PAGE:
LVMH : Life at the top

Careers section profiles of senior managers are effective as far as they go, but this French luxury goods maker misses an opportunity to appeal directly to entry-level candidates.

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The feature

LVMH, owner of more than 60 globally famous luxury brands such as Louis Vuitton, Dom Pérignon and Dior, is likely to attract a healthy amount of attention from aspiring graduates who want a career there. Within the ‘Talents’ section of its corporate website, the company paints a picture of life behind the scenes with a series of employee profiles.

Those profiled are all senior managers at the organisation, and include Rachel Marouani, CEO of Fred, a jewellery brand; Gena Smith, LVMH’s senior vice president of human resources; and Alessandro Sartori, the creative director of Berluti, which makes shoes and leather goods. From a first-person perspective, they each reflect on how they got their start at the company, who supported them along the way and what inspires them about working at LVMH.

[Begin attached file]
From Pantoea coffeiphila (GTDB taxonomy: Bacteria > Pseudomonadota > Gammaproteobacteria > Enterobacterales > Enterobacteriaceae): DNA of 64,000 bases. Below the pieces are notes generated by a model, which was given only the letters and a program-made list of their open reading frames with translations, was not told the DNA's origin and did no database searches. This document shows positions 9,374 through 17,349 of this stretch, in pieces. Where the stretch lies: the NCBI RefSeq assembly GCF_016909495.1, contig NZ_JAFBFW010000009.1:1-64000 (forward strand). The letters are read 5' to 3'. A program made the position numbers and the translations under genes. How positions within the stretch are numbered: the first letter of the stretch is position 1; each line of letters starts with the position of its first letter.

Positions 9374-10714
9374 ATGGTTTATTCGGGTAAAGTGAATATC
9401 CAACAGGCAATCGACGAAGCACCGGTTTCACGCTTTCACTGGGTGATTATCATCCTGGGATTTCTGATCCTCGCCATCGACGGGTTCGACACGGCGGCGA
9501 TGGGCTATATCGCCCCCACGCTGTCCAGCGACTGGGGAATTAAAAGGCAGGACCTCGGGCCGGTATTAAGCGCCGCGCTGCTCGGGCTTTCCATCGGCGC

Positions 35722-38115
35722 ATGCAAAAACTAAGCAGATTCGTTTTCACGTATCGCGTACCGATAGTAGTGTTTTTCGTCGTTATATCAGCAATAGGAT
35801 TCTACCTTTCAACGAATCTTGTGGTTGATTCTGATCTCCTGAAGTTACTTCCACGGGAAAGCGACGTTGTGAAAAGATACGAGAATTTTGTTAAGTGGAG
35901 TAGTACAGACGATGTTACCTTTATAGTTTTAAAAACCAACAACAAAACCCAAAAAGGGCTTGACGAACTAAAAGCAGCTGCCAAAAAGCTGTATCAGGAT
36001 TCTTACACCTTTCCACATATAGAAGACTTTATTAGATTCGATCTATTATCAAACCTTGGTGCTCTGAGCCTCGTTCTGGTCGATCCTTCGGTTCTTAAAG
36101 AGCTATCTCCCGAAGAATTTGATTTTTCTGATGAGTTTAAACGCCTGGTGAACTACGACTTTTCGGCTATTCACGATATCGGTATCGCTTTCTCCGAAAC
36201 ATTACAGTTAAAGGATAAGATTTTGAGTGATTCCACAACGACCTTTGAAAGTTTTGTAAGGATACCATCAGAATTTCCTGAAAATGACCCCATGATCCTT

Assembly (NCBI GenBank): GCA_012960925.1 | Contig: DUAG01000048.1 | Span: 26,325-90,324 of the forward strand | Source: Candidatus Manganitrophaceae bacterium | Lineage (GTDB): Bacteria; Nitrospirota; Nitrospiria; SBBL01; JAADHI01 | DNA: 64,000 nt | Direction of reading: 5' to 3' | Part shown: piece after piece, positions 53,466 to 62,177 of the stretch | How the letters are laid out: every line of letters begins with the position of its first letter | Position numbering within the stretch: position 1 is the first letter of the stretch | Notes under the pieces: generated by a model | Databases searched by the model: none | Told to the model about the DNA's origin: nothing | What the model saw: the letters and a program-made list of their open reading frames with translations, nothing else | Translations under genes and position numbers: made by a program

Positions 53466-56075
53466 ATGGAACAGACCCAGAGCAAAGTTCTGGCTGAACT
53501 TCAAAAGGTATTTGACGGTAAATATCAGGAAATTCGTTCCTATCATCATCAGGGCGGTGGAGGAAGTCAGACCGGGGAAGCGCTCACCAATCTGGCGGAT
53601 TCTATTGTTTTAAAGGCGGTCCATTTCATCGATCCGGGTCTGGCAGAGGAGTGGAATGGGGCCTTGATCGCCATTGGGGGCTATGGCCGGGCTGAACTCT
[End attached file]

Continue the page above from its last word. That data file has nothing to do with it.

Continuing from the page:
The takeaway

The executive profiles, taken together, effectively convey how a career could develop at LVMH, with a breadth of roles, interests and backgrounds represented. They are well written (if slightly lengthy at nearly 500-words of straight text), personal and confessional in tone, and all centred around the somewhat vague but intriguing theme of the ‘Future of Tradition’.

Yet by profiling only senior managers, with no representation of employees at other stages in their careers, LVMH is overlooking an opportunity to show graduates and other entry-level candidates exactly where they could fit in. The stories from senior executives about how they ‘made it’ may be inspiring, but most jobseekers will have little in common with them.

LVMH would not have to abandon its executive profiles, just broaden the mix. For example, one of LVMH’s competitors, L’Oréal, the French cosmetics company, features seventeen video profiles of employees on its careers page, representing a range of seniority levels, with the capacity to filter by job function.
First published 19 November, 2014
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